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Gan v People (1988) Facts: Heidy Gan was driving her car along North Bay Boulevard.

In her lane there was a truck followed by a jeep parked in front of her. Suddenly, as a car was coming from the opposite direction in the other lane, another car tried to overtake it, thereby encroaching upon her lane. To avoid a head-on collision, Gan swerved to the right and pinned an old man about to cross the street to the rear end of the jeep. He died. She was charged with Homicide with Reckless Imprudence. There were no witnesses, and the complainant (heirs, I think) submitted an affidavit of desistance (release of claim). The RTC still convicted her of the charge, but modified it on appeal to Homicide with Simple Imprudence. CA affirmed. They both ruled that Gan should have stepped on the brakes when she saw the other car encroaching upon her lane. She should not only have swerved the car she was driving to the right but should have also tried to stop or lessen her speed so that she would not bum into the pedestrian. Issue: WoN Gan is liable for the crime. Ruling: NO. Gan is acquitted. A corollary rule to the test (prudent man in his shoes test) for determining whether or not a person is negligent is the emergency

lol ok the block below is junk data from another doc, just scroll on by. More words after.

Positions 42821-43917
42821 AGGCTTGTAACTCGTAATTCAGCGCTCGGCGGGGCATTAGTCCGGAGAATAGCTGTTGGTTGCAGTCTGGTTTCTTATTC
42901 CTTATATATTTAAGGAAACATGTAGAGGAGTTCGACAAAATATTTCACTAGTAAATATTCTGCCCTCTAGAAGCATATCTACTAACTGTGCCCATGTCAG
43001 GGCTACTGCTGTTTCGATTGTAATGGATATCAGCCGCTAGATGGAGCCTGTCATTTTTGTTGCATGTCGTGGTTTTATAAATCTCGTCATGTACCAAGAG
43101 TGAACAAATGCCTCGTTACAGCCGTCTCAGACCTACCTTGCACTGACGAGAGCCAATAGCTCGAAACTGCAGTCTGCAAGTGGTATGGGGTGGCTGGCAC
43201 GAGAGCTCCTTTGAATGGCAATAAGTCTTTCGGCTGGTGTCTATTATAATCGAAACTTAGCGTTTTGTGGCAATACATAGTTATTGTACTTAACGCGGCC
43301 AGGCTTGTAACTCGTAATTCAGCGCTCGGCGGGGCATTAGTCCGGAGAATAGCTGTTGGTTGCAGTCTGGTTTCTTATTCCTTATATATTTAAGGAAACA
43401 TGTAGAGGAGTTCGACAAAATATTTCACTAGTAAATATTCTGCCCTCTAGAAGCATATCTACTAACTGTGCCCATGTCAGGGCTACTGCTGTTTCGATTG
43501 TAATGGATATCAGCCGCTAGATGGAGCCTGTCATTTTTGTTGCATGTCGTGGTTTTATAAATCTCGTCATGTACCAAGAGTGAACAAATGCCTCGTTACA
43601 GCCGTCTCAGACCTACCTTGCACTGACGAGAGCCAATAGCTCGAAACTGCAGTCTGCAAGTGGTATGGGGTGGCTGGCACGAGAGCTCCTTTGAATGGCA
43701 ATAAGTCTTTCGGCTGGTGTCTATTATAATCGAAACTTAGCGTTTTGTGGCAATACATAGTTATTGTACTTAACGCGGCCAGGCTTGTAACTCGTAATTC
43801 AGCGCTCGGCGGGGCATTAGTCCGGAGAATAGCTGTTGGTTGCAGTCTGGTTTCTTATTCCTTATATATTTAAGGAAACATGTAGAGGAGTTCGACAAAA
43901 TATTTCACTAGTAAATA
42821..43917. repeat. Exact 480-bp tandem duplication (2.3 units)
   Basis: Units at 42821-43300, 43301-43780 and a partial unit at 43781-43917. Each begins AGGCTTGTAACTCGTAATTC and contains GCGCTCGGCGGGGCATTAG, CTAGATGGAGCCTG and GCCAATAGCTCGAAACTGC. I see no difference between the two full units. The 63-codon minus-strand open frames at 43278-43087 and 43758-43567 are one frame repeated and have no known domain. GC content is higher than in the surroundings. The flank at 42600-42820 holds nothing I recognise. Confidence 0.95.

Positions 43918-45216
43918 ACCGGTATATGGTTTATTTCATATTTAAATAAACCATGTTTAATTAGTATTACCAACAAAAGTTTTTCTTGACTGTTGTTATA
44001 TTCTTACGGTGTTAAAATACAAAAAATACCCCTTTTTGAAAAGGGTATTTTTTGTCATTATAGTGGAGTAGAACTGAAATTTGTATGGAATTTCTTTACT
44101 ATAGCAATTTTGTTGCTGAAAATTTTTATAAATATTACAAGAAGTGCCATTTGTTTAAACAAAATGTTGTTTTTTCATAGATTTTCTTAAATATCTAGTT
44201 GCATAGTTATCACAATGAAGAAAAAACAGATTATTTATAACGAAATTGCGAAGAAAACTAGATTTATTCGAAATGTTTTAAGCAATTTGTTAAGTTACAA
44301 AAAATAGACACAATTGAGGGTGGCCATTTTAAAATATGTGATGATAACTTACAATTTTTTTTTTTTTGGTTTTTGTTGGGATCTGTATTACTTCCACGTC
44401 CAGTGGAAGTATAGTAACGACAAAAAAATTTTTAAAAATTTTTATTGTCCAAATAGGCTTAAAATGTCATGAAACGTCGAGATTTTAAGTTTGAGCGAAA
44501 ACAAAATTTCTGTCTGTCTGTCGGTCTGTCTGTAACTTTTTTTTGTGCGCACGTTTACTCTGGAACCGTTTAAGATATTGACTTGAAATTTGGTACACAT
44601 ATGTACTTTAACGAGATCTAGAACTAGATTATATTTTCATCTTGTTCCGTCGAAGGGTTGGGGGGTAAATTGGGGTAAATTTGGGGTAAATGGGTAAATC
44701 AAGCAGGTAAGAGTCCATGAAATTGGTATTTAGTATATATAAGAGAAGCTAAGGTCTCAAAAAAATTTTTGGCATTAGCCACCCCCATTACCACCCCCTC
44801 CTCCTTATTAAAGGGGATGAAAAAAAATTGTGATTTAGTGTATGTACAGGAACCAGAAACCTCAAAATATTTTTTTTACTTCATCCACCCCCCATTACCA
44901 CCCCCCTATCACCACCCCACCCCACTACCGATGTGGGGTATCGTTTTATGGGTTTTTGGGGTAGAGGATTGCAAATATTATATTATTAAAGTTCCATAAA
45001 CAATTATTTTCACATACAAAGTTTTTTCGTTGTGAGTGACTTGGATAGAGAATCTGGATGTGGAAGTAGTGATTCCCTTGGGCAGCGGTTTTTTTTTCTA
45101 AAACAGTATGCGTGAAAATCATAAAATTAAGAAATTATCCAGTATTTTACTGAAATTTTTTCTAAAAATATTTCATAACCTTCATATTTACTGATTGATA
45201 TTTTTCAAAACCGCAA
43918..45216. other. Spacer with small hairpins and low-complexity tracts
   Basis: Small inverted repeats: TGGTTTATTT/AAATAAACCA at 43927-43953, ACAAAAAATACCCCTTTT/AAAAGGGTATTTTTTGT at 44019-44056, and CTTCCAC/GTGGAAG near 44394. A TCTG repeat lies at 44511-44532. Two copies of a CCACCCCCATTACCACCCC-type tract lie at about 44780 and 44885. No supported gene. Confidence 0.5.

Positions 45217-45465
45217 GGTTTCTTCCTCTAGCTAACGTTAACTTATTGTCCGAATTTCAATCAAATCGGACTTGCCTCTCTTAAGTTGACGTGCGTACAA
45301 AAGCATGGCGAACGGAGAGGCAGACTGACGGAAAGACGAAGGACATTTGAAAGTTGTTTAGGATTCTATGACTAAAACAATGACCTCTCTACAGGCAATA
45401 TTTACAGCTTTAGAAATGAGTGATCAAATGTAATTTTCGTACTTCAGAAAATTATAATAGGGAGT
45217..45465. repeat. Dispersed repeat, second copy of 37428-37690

rule. Under this rule, one who suddenly finds himself in a place of danger, and is required to act without time to consider the
best means that may be adopted to avoid the impending danger, is not guilt of negligence, if he fails to adopt what subsequently and upon reflection may appear to have been a better method, unless the emergency in which hefinds himself is brought about by his own negligence. The course of action suggested by the lower courts would seem reasonable were it not for the fact that such did not take into account the amount of time afforded petitioner to react to the situation she was in. The suggestion presupposes sufficient time for appellant to analyze the situation confronting her and to ponder on which of the different courses of action would result in the least possible harm to herself and others. She could not be expected to act with all the coolness of a person under normal conditions. She had no opportunity for rational thinking but only enough time to heed the very power of self-preservation. The lower courts also pronounced that she was driving her car within the legal limits. Therefore, the emergency rule applies with full force to the case at bar and consequently absolves Gan from any criminal negligence in connection with the incident under consideration. Also, no damages.